Embodied coaching workshop for managing Destabilising Scenarios
This workshop will develop practice around the coach in a facilitator role when helping manage communication and self-awareness problems caused by a destabilising scenario.
I will build on the more theoretical aspects of last year’s session (which explained cross-overs between language teaching, learning and acquisition, with outcomes-based, target-oriented and process-based methods adopted by coaches or trainers) and, using the subject’s own personal experience of destabilising situations, develop an embodied practice, using an entirely flexible approach that allows for feedback and both objective and subjective improvements. This will be mainly a stand-up workshop, where the nature of destabilisation – within organisations and the bodily experience – based on personal experiences and systems and organisational theory, will be examined. The workshop is tabled to last 2 hours but could go on longer. A manageable number for this is around 12 persons max.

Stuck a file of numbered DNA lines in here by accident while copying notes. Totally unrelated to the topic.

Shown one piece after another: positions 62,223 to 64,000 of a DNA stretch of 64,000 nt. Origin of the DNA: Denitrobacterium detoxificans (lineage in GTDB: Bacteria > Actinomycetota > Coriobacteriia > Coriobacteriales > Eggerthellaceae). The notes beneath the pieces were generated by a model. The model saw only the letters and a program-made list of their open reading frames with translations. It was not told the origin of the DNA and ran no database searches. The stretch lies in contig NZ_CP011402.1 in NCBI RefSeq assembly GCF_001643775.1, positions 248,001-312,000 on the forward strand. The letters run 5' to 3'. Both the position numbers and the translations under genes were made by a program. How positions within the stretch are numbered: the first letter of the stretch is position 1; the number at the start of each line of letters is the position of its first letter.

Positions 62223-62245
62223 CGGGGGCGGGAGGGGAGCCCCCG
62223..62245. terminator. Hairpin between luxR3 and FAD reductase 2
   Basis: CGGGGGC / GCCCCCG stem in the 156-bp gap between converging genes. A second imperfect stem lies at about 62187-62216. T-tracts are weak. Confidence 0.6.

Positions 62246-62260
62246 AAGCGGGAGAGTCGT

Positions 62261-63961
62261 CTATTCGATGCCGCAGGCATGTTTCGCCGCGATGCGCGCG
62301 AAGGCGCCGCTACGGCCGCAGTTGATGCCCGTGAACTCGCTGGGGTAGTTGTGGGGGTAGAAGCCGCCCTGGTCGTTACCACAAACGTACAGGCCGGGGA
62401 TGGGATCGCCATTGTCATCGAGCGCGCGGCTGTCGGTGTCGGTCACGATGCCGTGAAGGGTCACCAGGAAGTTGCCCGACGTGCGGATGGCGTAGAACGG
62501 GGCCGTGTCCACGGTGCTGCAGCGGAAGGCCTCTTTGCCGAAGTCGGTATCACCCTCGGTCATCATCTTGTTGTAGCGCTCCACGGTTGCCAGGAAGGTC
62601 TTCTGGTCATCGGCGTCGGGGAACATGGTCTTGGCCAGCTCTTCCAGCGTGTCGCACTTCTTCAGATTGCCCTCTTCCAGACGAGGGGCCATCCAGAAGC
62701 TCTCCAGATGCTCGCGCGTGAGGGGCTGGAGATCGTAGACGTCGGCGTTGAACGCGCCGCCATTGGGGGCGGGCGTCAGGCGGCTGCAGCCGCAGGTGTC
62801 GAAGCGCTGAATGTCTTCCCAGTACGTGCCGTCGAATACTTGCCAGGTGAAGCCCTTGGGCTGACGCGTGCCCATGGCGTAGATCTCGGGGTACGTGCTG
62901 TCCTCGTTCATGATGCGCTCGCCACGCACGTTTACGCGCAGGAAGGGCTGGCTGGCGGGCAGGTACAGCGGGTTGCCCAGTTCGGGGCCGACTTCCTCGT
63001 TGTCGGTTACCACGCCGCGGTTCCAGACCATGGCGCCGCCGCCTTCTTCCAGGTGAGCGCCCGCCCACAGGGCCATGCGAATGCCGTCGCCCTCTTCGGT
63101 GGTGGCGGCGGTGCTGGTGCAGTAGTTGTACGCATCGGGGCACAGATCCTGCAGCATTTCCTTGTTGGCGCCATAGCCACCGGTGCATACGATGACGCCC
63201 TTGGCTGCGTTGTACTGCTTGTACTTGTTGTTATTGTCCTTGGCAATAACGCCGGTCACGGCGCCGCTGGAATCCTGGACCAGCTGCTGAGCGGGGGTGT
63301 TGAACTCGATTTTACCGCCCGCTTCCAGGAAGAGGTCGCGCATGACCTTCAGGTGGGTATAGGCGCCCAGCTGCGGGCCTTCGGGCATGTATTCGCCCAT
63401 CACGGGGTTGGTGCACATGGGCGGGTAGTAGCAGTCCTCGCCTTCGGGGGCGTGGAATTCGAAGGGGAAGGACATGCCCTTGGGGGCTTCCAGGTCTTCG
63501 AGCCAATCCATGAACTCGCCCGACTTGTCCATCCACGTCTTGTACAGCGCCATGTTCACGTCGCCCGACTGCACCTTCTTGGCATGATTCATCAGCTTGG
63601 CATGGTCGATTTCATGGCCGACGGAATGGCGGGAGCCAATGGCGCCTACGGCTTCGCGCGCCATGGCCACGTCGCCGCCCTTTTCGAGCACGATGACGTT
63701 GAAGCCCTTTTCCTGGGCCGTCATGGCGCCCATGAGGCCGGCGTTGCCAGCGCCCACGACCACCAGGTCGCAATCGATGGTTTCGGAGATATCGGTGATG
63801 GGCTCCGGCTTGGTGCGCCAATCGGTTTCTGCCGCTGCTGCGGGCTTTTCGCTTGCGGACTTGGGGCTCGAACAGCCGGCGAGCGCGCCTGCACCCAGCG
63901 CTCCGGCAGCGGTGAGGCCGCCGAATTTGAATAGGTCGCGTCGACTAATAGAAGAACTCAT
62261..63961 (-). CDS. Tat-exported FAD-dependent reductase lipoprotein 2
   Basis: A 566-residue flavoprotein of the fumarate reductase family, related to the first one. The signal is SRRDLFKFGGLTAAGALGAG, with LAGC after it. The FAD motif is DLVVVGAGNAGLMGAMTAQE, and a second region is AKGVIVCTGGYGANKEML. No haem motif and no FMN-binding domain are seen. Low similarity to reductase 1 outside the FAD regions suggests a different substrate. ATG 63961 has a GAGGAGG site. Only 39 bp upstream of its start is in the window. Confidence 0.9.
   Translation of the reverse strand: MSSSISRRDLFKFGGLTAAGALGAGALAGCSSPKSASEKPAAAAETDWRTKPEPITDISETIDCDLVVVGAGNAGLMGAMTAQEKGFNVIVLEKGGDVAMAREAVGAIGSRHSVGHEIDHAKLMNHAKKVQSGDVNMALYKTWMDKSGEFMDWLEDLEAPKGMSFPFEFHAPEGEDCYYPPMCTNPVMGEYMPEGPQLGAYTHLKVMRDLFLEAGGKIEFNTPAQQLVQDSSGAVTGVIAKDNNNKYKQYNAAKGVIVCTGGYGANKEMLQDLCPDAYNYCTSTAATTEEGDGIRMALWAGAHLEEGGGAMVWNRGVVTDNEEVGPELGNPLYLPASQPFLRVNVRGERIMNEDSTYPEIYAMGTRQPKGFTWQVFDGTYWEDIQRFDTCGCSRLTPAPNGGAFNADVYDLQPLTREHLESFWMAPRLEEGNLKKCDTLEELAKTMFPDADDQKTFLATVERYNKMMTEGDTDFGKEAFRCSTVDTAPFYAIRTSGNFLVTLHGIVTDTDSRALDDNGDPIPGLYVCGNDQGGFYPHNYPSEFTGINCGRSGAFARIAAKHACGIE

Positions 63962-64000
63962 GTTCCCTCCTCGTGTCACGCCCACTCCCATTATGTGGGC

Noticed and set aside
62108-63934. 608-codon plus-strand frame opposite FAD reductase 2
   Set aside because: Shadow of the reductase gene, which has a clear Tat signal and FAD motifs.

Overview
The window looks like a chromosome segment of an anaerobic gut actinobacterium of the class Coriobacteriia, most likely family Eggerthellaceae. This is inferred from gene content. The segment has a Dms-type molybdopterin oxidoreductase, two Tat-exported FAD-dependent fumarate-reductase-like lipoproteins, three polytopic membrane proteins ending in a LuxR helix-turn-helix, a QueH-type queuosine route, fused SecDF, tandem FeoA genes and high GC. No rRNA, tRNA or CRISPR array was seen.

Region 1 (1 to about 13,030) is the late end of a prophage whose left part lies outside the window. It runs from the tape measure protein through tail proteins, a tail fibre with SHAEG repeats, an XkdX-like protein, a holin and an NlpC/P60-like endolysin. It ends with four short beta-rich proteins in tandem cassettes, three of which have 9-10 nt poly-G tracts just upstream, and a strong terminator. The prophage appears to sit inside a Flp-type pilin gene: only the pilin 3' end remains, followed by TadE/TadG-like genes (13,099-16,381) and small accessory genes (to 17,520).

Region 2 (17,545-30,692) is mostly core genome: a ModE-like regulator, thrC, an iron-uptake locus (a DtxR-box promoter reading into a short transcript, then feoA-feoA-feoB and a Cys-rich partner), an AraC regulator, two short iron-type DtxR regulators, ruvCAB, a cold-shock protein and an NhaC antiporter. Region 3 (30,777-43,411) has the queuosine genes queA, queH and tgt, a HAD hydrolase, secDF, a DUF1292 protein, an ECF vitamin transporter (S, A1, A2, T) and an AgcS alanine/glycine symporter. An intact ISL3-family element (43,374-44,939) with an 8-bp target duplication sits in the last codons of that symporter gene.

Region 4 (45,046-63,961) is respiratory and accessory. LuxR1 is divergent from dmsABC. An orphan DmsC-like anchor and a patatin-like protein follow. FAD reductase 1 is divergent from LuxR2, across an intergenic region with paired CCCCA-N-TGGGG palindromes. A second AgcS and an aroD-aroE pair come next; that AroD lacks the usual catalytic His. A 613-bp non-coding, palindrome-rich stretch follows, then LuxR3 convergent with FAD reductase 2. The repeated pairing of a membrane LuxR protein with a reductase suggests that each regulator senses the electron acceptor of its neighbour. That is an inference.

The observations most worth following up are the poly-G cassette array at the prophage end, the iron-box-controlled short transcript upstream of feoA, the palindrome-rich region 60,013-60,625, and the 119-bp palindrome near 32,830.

The coach develops skills that help the subject to grow in embodied self-awareness and social awareness, embodied self-management and social management while at the same time exploring his/her own levels of linguistic awareness. This process allows for the emergence of new language to better manage destabilised scenarios, that each person is comfortable with, and to observe how this works, making for more congruent behaviours and the internalising of processes by awareness of one’s inner dialogue. In so doing we explore the fascinating connection between our visualisation of situations, the feelings these create, and the language used to explain them and to communicate histories, goals and intentions. This has value for learners of all sorts.
This will be a stand-up workshop built around story-telling and exploring how language is processed and experienced. It will involve reenacting (extemporising or relating, declaring, expressing and manifesting) and then rehearsing and effectuating new approaches in embodied practice to manage and lead others involved in destabilising scenarios. It also means that the linguistic output can be evaluated and learned better.